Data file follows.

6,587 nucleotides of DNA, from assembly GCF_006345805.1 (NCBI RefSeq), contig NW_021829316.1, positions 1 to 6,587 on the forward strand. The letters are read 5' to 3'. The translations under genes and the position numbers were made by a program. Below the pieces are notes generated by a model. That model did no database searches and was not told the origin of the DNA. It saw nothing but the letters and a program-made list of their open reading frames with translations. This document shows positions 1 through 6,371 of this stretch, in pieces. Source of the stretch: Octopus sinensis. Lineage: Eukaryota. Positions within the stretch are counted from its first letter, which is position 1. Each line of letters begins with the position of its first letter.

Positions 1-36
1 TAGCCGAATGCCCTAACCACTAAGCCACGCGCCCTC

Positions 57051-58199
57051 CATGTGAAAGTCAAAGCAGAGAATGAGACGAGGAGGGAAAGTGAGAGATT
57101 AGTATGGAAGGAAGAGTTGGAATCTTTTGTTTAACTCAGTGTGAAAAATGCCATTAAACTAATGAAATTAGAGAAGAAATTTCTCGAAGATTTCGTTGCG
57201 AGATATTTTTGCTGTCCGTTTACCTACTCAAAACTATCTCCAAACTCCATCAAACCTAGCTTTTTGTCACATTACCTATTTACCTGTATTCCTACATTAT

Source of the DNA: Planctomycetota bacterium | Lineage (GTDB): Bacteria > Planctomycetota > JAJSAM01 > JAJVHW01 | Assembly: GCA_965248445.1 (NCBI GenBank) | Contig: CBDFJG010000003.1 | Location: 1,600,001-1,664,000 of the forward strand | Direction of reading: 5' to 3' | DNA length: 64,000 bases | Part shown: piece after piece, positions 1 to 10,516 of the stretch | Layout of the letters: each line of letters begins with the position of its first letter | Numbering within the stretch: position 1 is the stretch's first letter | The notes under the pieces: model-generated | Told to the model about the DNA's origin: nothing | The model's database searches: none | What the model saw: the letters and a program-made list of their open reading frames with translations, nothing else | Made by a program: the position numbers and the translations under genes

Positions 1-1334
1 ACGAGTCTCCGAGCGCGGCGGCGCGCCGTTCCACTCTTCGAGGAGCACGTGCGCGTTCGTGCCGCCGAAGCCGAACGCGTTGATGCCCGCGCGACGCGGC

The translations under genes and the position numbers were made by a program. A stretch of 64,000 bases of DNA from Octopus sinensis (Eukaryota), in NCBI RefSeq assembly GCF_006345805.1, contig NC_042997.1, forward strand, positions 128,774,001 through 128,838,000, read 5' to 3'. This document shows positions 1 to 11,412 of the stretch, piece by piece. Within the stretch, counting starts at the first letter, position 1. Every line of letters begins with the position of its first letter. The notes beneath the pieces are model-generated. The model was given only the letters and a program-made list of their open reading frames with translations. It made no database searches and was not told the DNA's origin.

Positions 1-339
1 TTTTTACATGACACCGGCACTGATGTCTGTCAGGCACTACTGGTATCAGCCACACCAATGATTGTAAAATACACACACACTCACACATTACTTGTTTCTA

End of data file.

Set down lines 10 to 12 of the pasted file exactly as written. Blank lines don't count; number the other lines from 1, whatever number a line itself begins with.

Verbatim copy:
1 ACGAGTCTCCGAGCGCGGCGGCGCGCCGTTCCACTCTTCGAGGAGCACGTGCGCGTTCGTGCCGCCGAAGCCGAACGCGTTGATGCCCGCGCGACGCGGC

The translations under genes and the position numbers were made by a program. A stretch of 64,000 bases of DNA from Octopus sinensis (Eukaryota), in NCBI RefSeq assembly GCF_006345805.1, contig NC_042997.1, forward strand, positions 128,774,001 through 128,838,000, read 5' to 3'. This document shows positions 1 to 11,412 of the stretch, piece by piece. Within the stretch, counting starts at the first letter, position 1. Every line of letters begins with the position of its first letter. The notes beneath the pieces are model-generated. The model was given only the letters and a program-made list of their open reading frames with translations. It made no database searches and was not told the DNA's origin.

Positions 1-339